Dolly Parton played a $99 mini electric guitar at the Rock and Roll Hall of Fame induction ceremony

Dolly Parton
(Image credit: Jeff Kravitz/FilmMagic via Getty)

Throughout last Saturday’s Rock and Roll Hall of Fame induction ceremony, viewers were treated to an evening of standout six-string action, with artists taking to the stage to show off both their playing chops and flashy electric guitars.

Examples include Lionel Richie and Dave Grohl’s rendition of Easy, which found the latter playing the solo on his Gibson Trini Lopez guitar, and Judas Priest’s three-song medley, which saw K.K. Downing – and his Gibson Flying V – reunite with his old bandmates.

For all the high-end gear on display, though, it was Dolly Parton’s wild, bejewelled electric guitar – used to premiere her all-new track Rockin’ – that was among the most spectacular gear highlights.

More surprising than the look, however, is the fact that the guitar is a none-more-metal Mitchell MM100 – a modest mini-scale model that only costs $99 (opens in new tab).

Sure, the custom aesthetics would have added a fair amount to the total value – and the guitar’s role in the Roll Hall induction ceremony will no doubt make it far more expensive should it be sold in the future – but at its core, the guitar is as basic as it gets.

The humble 22.5”-scale six-string sports a basswood body and a bolt-on rock maple neck, and helped Parton squeeze out her Rockin’ tones by way of two “Humbucker Ceramic” Mitchell pickups. 

Other specs from the show-stealing guitar include a string-through-body design, 24 frets, a reverse-PRS-esque headstock and a control layout that comprises master volume and tone knobs, and a three-way switch.

Check out the video above to hear the guitar in action.

It isn’t the first time Parton has customized and played a cheap guitar. Previously, she’s been spotted with a Samick Greg Bennett Malibu Series Strat-style guitar, which carries an even cheaper price tag of around $85.

The modded model, which you can see in action below, featured an all-white finish that was souped-up by way of an all-encompassing rhinestone body design. The guitar is just as humble as the MM100, featuring three-single coils, a maple bolt-on neck and rosewood ‘board.

Elsewhere in her arsenal of eye-catching guitars, Parton has also been partial to a rhinestone-loaded Taylor GS Mini, which she played at Glastonbury Festival 2014.

Parton has previously revealed Rockin’ was written especially for the ceremony, and was originally born from the country legend’s hesitation – and initial refusal – to accept a Rock and Roll Hall of Fame induction.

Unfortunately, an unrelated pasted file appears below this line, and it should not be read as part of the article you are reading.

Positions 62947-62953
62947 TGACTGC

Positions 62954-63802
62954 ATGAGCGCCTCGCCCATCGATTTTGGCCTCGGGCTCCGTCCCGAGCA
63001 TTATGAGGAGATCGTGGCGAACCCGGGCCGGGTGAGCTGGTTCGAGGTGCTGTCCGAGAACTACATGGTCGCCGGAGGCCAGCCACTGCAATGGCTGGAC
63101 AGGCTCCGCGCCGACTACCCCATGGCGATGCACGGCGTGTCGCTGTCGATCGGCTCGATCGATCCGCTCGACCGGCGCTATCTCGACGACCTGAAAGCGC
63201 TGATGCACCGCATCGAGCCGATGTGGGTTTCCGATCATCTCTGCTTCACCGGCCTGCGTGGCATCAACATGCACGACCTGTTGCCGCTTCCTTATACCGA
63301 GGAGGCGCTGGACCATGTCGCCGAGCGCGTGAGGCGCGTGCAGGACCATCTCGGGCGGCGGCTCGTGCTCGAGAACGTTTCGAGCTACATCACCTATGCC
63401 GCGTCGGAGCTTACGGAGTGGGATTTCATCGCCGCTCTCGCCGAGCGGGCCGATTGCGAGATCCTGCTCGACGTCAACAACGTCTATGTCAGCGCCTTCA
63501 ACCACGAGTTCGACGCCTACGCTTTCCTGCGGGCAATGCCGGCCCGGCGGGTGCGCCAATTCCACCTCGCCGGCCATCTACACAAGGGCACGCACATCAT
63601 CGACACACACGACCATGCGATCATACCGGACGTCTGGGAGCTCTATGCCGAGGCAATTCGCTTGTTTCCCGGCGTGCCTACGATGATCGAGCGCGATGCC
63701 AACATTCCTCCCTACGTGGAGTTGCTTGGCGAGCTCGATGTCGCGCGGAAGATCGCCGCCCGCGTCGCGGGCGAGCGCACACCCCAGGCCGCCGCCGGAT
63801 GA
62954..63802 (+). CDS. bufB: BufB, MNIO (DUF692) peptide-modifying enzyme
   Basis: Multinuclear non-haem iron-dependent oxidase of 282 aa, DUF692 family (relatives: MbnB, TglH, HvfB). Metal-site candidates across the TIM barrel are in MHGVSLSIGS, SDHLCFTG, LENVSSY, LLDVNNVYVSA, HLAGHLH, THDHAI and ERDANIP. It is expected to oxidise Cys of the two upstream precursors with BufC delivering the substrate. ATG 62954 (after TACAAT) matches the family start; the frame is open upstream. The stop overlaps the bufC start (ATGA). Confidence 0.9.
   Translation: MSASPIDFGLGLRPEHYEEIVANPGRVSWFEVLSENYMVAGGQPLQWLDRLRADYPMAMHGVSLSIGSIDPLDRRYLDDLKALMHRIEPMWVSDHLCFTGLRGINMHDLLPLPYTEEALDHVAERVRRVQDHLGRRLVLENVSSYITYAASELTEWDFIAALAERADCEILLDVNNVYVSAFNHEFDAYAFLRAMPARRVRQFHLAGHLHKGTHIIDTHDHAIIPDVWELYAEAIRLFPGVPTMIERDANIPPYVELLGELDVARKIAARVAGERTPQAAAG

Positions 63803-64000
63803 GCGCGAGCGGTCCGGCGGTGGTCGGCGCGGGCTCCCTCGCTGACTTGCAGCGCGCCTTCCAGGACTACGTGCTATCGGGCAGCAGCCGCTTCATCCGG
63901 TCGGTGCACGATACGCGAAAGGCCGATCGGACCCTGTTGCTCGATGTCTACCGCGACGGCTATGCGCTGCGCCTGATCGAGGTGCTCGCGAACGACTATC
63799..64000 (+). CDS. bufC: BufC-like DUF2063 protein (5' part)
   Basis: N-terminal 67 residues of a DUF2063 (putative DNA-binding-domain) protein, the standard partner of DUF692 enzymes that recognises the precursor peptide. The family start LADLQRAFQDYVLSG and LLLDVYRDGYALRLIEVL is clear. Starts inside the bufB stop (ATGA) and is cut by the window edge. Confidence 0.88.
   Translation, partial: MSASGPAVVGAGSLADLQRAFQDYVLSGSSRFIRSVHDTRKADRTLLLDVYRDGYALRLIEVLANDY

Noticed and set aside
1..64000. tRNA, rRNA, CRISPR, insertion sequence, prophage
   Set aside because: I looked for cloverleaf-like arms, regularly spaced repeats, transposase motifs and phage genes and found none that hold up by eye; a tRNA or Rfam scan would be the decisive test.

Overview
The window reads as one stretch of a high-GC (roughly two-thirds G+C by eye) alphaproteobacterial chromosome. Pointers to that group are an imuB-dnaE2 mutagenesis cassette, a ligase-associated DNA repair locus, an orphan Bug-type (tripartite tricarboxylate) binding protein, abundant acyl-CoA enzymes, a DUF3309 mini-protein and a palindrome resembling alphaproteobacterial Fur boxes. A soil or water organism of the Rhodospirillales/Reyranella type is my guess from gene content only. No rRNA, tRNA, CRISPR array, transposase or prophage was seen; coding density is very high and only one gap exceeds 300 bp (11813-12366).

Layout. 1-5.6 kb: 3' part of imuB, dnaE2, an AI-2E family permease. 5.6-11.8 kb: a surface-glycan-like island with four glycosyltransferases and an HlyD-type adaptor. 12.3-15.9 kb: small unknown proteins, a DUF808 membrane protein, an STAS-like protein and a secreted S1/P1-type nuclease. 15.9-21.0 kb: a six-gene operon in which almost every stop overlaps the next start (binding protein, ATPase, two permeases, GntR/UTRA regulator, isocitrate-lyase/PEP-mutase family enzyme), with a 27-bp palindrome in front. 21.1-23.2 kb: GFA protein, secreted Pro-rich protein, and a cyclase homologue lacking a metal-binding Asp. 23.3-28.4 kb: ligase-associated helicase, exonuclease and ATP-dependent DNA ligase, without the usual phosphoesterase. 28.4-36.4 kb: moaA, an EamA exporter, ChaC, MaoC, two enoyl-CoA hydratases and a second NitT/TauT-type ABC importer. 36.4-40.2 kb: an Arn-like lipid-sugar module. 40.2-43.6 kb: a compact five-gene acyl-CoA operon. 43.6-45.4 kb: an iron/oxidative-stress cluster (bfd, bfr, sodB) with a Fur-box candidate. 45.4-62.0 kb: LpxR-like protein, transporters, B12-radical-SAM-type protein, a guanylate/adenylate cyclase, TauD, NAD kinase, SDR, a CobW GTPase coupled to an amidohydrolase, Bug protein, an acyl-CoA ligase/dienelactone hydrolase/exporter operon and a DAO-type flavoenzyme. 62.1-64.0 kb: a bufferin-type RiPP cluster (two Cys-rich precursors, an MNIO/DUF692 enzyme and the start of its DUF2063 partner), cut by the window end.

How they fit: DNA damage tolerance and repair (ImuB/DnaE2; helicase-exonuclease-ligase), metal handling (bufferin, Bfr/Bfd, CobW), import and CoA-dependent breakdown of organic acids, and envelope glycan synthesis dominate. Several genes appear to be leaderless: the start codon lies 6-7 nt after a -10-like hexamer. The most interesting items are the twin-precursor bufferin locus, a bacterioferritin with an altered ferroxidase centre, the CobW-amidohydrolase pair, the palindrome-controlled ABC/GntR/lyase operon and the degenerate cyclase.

After receiving a nomination, Parton attempted to remove herself from the slate, saying, “I don’t feel that I have earned that right.” 

Her wishes were ignored by the Rock Hall foundation, which issued a statement in response that read, “It is not defined by any one genre, rather a sound that moves youth culture. Dolly Parton’s music impacted a generation of young fans and influenced countless artists that followed.”

Dolly Parton

(Image credit: Kevin Kane/Getty Images for The Rock and Roll Hall of Fame via Getty)

Of the song, Parton told Pollstar (opens in new tab) prior to the ceremony, “When I said I didn’t want to do it, I didn’t want to take votes from someone who’d spent their life in that. But I said, if they put me there, I will accept gracefully. And I will. I even wrote a song about the whole situation to sing at the ceremony. 

“It’s a fine little song, and it’s real rock-y, so I’ll have something fun to play off of, to ease some of the tension.”

After receiving her induction, Parton said on the evening, “I’m a rock star now! Back when they said they were going to induct me into the Rock and Roll Hall of Fame, I didn’t really think that I’d done enough to deserve that. I didn’t understand it at the time. But this is a very, very special night for me.”

In honor of her Rock and Roll Hall of Fame induction, Parton will be writing and recording a fully fledged rock album, for which she has set her sights on recruiting some of the biggest names in the game, including Jimmy Page and Robert Plant.

Speaking to People (opens in new tab), Parton said, “I'm gonna have to live up to it if I'm gonna be in the Hall of Fame, so I'm gonna go ahead and do a rock 'n' roll album, and I'm gonna pull people from the rock 'n' roll field to sing with me on it.”

If that’s the case, we imagine her Mitchell MM100 will be plenty busy in the coming months.

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Matt is a Staff Writer, writing for Guitar World, Guitarist and Total Guitar. He has a Masters in the guitar, a degree in history, and has spent the last 16 years playing everything from blues and jazz to indie and pop. When he’s not combining his passion for writing and music during his day job, Matt records for a number of UK-based bands and songwriters as a session musician.